Metacritic has also been criticized for how it handles banning users and their reviews, with no notice or formal process for appeal.[29] Critics and developers have pointed out that a product can suffer from rating manipulation by users, as by garnering low ratings that purposely damage its reputation or by receiving high ratings from throwaway accounts to make it appear more popular than it actually is.[30][31] Signal Studios president and creative director Douglas Albright described the website as having no standards.[32]

See alsoEdit

ReferencesEdit

  1. ^ "metacritic.com Competitive Analysis, Marketing Mix and Traffic - Alexa". Alexa Internet. Archived from the original on June 8, 2020. Retrieved June 1, 2020.
  2. ^ Leack, Jonathan (September 25, 2015). "OpenCritic's Gamer-Centric Style Is Everything Metacritic Should Have Been". Game Revolution. Archived from the original on September 27, 2015. Retrieved September 12, 2019.
  3. ^ Rose, Mike (July 10, 2012). "Metacritic is here to stay, but can we fix it?". Gamasutra. Archived from the original on September 15, 2018. Retrieved September 12, 2019.
  4. ^ "Metacritic: The History". Metacritic. CBS Interactive. Archived from the original on September 5, 2018. Retrieved September 5, 2018.
  5. ^ a b c d e f g Wingfield, Nick (September 20, 2007). "High Scores Matter To Game Makers, Too". The Wall Street Journal. Archived from the original on February 15, 2015. Retrieved February 15, 2008.
  6. ^ "Columbia Journalism Review - CJR's guide to what the major media companies own". Columbia Journalism Review. Archived from the original on April 17, 2016. Retrieved November 28, 2011.
  7. ^ a b c d e f Stuart, Keith (January 17, 2008). "Interview: the science and art of Metacritic". The Guardian. Archived from the original on October 6, 2014. Retrieved February 15, 2008.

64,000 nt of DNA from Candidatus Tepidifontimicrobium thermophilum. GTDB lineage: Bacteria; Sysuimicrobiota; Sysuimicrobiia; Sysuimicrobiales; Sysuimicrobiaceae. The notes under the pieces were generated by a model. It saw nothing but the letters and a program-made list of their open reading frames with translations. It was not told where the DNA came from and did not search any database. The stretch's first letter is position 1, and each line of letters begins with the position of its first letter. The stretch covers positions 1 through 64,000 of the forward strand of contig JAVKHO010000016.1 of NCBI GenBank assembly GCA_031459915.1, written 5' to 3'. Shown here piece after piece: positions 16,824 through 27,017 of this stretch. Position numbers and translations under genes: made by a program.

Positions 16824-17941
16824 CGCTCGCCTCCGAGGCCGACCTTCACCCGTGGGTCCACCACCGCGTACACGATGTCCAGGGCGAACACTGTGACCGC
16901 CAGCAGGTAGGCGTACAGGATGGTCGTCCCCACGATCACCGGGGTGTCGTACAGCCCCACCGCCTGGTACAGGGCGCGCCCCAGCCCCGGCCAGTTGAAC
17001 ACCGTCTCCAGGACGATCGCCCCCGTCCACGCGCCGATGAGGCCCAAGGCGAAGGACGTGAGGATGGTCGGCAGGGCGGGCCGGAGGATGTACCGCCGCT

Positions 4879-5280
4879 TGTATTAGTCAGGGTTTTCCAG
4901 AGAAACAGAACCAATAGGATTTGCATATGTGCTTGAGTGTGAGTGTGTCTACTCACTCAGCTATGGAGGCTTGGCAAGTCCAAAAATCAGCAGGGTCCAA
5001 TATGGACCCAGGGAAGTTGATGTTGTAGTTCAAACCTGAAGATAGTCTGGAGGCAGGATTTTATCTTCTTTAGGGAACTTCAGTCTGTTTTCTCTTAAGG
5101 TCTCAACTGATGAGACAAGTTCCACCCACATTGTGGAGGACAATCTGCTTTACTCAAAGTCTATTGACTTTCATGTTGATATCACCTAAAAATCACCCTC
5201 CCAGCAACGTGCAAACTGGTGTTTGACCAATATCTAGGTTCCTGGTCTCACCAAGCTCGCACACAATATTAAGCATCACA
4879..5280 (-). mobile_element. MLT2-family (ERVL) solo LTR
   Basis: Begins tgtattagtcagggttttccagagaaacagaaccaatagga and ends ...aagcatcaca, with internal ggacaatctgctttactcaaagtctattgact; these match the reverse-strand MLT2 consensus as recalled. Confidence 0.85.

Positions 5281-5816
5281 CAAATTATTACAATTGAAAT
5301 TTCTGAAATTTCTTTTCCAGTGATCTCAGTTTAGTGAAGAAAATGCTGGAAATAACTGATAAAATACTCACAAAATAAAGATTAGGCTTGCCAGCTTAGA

8. ^ a b Khan, Imad (December 11, 2015). "Do Metacritic scores affect game sales?". The Daily Dot. Archived from the original on April 12, 2019. Retrieved September 12, 2019.
  9. ^ MacDonald, Keza (July 16, 2012). "Is Metacritic Ruining The Games Industry?". IGN. Archived from the original on February 11, 2020. Retrieved September 8, 2019.
  10. ^ Orland, Kyle (March 15, 2012). "Why linking developer bonuses to Metacritic scores should come to an end". Ars Technica. Archived from the original on December 17, 2019. Retrieved September 12, 2019.
  11. ^ Gilbert, Ben (May 9, 2019). "The 10 best Pokémon games of all time, according to critics". Business Insider. Archived from the original on September 27, 2019. Retrieved September 8, 2019.
  12. ^ Hillis, Scott (February 21, 2008). "Game scoring site wields industry clout". Reuters. Archived from the original on February 7, 2020. Retrieved September 8, 2019.
  13. ^ Remo, Chris (May 22, 2008). "Microsoft To Delist Low-Ranking XBLA Titles, Raise Size Limit". Gamasutra. Archived from the original on May 25, 2008. Retrieved May 22, 2008.
  14. ^ Keiser, Joe (May 22, 2008). "EXCLUSIVE INTERVIEW: MS to Delist XBLA Titles". Next Generation. Archived from the original on January 24, 2012. Retrieved May 29, 2008.
  15. ^ "Frequently Asked Questions". Metacritic. CBS Interactive. Archived from the original on August 13, 2015. Retrieved July 29, 2015.
  16. ^ "How We Create the Metascore Magic". Metacritic. CBS Interactive. Archived from the original on September 28, 2015. Retrieved May 13, 2012.
  17. ^ "New on Metacritic: Must-See Movies". Metacritic. CBS Interactive. June 11, 2018. Archived from the original on October 18, 2018. Retrieved October 16, 2018.